All of us dairy farmers are living the dream. We have been carrying on traditions that have been passed down by generations. Each of us start every day off with heading out of the house to work with our cows, heifers and calves. We make sure our cattle are eating a healthy ration, that they are living in comfortable housing and that all of their needs are met. We focus on details. We can look at an animal and see it isn’t well. These skills are taught by others who have lived longer and were willing to share their knowledge.
From the eye of someone who lives in the city or an urban area, our farms are big. We live surrounded by dark green alfalfa, corn standing tall and golden wheat waving as it begins to dry for harvest. Our cows in a barn or in the pasture are the image of prosperity.
As these visitors travel around our rural roads and drive by farms that stand empty, they don’t understand why or how these farmers have lost their livelihood. When there are natural disasters such as a tornado, flooding, drought and fire, the city folk can see it; the loss of the dream.
But looking from the outside in, it all looks fine. These people, escaping from their city lives, have no idea about challenges that every dairy farmer faces. The fluctuation in the prices that dictate whether this will be a good or bad year isn’t in their mind when they see a big tank of milk, tractors and the bunkers full with feed.
I have been telling the farmers’ story for more than 25 years. I have been trying to explain why milk prices go up and down. I speak of how dairy farmers add more cows to their herd when the price of milk is low, so they can get enough in their milk check to cover the costs that it takes to feed the cows and also the bills that range from electricity to fuel, insurance, payroll, land and tractor payments. I also mention that when milk prices are high, dairy farmers also add cows to their herd to benefit from the high price to pay bills but also make improvements, buy equipment and hopefully improve their income and get ahead of the next swing in the milk price. Adding more cows makes the supply of milk go up, and in the end, the milk price goes down. Volatility and the fluctuation of the milk price controls our lives. It is the law of supply and demand. Too much milk equals low prices.
Often the pressure of debt and challenges to keep farming overcome the farm family. The decision to sell the cows is the most difficult any dairy farm family has to make. It is emotionally stressful because every cow is a living creature on a dairy farm, and we are all attached to them for our livelihoods. They have brought us comfort and joy for many years. Every dairy farmer loves cows.
In the United States, since 2018, there has been a loss of more than 7,500 dairy farms. The number of dairy herds has been in steady decline for decades. These are small, medium and even large dairy farms that have stopped milking. After the dairy farms close, there is a ripple effect on the communities. The school, churches, grocery and main street stores disappear. The local medical clinics move from the towns, requiring everyone to drive farther for healthcare.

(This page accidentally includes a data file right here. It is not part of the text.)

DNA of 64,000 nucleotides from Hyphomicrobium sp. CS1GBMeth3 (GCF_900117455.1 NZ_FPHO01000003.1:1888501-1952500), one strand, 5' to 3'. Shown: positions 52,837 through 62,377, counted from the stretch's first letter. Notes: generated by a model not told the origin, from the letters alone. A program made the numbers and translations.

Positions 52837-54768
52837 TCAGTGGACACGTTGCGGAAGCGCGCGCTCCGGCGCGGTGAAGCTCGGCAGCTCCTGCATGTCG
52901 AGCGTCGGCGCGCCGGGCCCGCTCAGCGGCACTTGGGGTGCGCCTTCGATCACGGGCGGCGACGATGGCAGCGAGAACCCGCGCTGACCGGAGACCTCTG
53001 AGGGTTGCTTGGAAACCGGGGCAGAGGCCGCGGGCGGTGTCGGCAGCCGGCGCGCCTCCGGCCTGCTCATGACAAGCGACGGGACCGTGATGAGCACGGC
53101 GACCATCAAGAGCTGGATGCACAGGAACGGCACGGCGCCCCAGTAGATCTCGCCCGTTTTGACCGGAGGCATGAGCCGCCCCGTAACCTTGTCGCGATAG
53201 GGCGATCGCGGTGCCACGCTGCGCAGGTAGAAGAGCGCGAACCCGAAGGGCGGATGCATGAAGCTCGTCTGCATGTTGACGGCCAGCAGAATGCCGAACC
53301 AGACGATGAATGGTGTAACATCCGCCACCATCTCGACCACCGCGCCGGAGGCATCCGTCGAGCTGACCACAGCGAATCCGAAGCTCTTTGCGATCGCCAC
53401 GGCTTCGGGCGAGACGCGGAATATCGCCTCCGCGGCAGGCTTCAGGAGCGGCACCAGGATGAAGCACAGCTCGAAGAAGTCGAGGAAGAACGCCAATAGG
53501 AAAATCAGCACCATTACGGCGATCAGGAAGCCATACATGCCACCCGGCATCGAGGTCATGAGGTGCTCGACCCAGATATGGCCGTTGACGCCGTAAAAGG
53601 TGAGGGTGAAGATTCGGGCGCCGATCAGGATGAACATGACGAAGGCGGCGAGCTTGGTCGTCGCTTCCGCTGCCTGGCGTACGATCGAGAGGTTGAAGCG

During the coronavirus pandemic, we all learned how valuable our farmers are to every neighborhood. We continue to see grocery store prices increase due to lack of supply. We are still witnessing empty shelves and sold out dairy and meat cases that were barren of the products that are needed to feed our families.
As a farmer that grows food for consumers, we are less than 2% of the population. As dairy farmers, we have dropped down to below 1%. We need to come up with a solution to keep dairy farmers producing the milk and dairy products we all enjoy, and nutritionally need, to ensure our lives are healthy. This also includes the benefits from knowing that the milk we drink and enjoy is from dairy farms in our communities.
What can be done to keep more dairy farms from going out of business? Many milk cooperatives have started managing milk production by taking an average of one year’s production; that is called the base. We have the ability to grow, but we need to ask permission to add cows to our herd, so we don’t increase production that could create a surplus. This is a great plan, and Anna, as a beginning farmer, will have an opportunity to grow in the future if she needs to.
Unfortunately, not all milk cooperatives and processors are united on this plan. Without a plan, it leaves the dairy farmers that want to grow by adding more cows the ability to create the overproduction that forces the price down that negatively affects all dairy farmers. This is historically when dairy farm families lose their dream.
There is a buzz going on in dairy farm families that is uniting us together. Farm organizations are working together, talking about keeping the dairy farm families thriving in our communities. One plan that in the past was created by the Holstein Association, using a supply measure, was nearly passed in the 2014 farm bill. This new plan is basically a modified plan with research behind it. What the research showed was that if it had passed, there would have been an increase in the milk price and many family farms would have been saved. This new plan is called the Dairy Revitalization Plan.
Keep an eye out for more conversations with farm organizations as we are hopeful in keeping the dream alive for more family dairy farms.   
    Tina Hinchley, and her husband,  Duane, daughter Anna, milk 240 registered Holsteins with robots.  They also farm 2300 acres of crops near Cambridge, Wisconsin.  The Hinchley’s have been hosting farm tour for over 25 years.